When it comes to gaskets, the material can make all the difference. Most current gaskets are made of a combination of metal and a composite material like graphite or asbestos, although asbestos has been losing popularity due to safety concerns (HHP only sells asbestos-free gaskets!). In recent years, though, a newer type of gasket has been developed to meet the increased demands modern engines place on them. These multi-layer steel (MLS) gaskets, while not standard on all engine models yet, have been growing in popularity, due in part to their better handling of increased temperatures. But they come with their own set of issues that aren't shared by graphite gaskets.
So What's the Material Difference?
As we mentioned, graphite gaskets and other composite type gaskets consist of a metal core with each side covered with the composite material. Some newer gaskets have multiple layers of metal and include a rubber-like substance, but that depends on the manufacturer. The graphite seals well on even an uneven surface and more readily allows for movement between components due to its softer nature.
These gaskets, as the name implies, are made up of layers of embossed steel with a thin outer coating to help with sealing. While they can tolerate higher operating temperature much more efficiently, they aren't nearly as forgiving as the more compressible graphite material, so the mounting surface must be as smooth as possible to prevent leaks.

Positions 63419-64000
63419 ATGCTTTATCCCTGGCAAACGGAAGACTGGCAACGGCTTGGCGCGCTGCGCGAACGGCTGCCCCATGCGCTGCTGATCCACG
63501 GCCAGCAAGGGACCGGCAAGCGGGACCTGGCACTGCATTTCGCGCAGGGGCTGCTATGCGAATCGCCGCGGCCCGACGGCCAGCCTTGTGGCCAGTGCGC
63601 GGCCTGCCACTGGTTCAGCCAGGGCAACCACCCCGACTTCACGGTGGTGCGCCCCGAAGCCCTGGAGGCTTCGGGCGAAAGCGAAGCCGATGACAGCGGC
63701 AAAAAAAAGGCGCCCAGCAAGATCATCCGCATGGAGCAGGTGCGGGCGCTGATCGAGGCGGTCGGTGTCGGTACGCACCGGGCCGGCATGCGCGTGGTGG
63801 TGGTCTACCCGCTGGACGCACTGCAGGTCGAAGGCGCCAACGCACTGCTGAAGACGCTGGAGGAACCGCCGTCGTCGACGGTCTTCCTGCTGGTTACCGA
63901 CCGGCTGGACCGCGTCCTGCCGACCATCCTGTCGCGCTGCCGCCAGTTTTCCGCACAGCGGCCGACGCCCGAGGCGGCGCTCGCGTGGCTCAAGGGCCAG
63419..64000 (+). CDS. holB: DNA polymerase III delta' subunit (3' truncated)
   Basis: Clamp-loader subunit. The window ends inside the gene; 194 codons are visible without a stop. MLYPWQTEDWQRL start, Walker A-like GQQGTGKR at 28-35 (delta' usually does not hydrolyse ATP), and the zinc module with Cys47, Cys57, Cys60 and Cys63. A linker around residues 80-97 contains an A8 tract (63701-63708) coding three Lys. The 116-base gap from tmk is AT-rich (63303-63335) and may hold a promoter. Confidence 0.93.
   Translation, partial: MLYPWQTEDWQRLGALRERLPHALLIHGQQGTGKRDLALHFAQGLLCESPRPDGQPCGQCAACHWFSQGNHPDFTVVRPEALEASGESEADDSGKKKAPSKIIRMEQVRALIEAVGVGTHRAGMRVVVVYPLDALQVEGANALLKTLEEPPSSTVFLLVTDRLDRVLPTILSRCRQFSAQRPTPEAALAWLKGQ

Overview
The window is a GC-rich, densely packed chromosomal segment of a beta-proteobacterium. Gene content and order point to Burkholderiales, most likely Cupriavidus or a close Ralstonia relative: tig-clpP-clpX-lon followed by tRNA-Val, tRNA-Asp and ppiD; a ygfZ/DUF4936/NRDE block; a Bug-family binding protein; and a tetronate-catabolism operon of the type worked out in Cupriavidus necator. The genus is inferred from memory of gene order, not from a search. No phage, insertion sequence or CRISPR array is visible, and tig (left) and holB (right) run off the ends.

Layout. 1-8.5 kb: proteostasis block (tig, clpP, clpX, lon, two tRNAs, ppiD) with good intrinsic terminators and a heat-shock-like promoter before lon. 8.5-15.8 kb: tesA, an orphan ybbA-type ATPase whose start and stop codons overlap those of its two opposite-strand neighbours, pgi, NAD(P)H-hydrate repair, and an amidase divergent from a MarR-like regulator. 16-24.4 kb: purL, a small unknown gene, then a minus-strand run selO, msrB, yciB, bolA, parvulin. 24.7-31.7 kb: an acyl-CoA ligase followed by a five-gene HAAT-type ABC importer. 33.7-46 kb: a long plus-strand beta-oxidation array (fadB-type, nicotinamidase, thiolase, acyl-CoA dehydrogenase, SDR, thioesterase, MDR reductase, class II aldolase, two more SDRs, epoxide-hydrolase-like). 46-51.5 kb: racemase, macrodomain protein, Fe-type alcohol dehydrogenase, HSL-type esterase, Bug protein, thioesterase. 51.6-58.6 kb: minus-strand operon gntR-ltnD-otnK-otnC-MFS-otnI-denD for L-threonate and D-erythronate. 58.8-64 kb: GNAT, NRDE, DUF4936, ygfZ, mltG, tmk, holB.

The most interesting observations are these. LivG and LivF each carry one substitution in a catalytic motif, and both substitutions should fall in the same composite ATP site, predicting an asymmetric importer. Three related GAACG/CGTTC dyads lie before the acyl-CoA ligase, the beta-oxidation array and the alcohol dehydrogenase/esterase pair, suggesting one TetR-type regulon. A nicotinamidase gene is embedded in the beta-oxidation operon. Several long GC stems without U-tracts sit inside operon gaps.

Either way, there may be times you need to replace your head gasket. If you're looking for a replacement but aren't sure where to start, take a look at our previous blog, Selecting Head Gasket Sets, for more information.
So Why Choose?
There are definite perks to each type of gasket material. Graphite, for example, is often less expensive than an MLS gasket, and due to their newness and unforgiving nature, it could be difficult to retrofit an engine to accommodate an MLS gasket. Similarly, graphite is much more forgiving, and can seal on a rougher surface due to the ease with which they can be compressed. They also don't generally require any additional sealants. (In fact, applying sealants can create more problems for you). Because of its more slippery nature, graphite works well between components of different materials (an iron block and aluminum head, for example), allowing for a sliding motion to occur during operation, as well as better adjusting to the different rates at which the metals expand.
Rising out of the demand for engines to perform under higher and higher pressure, MLS gaskets are better with withstanding heat than a more traditional gasket. MLS gaskets are much less likely to blow, due to an increased tolerance for cylinder pressure, keeping them operational past when a graphite gasket might fail. An MLS gasket requires as close to absolute smoothness as possible, as it will not compress down in the same way a composite gasket might to fill small areas of roughness. These areas could then lead to potential leaks and further engine trouble.
MLS gaskets are newer, and therefore not available on all engine models. According to some, if your engine comes with an MLS gasket, it should be replaced with an MLS, to avoid issues.
If you're looking for new gaskets, you're engine make can be a huge factor into what kind you end up getting. As always, we recommend shopping with your engine serial number handy to help you find the perfect fit for your engine.
We carry a large selection of gaskets and gasket sets to help you with your next diesel engine job.
Or, if you're not sure what you need, let us help! Request a quote online or call one of our certified techs at 844-215-3406 for more information.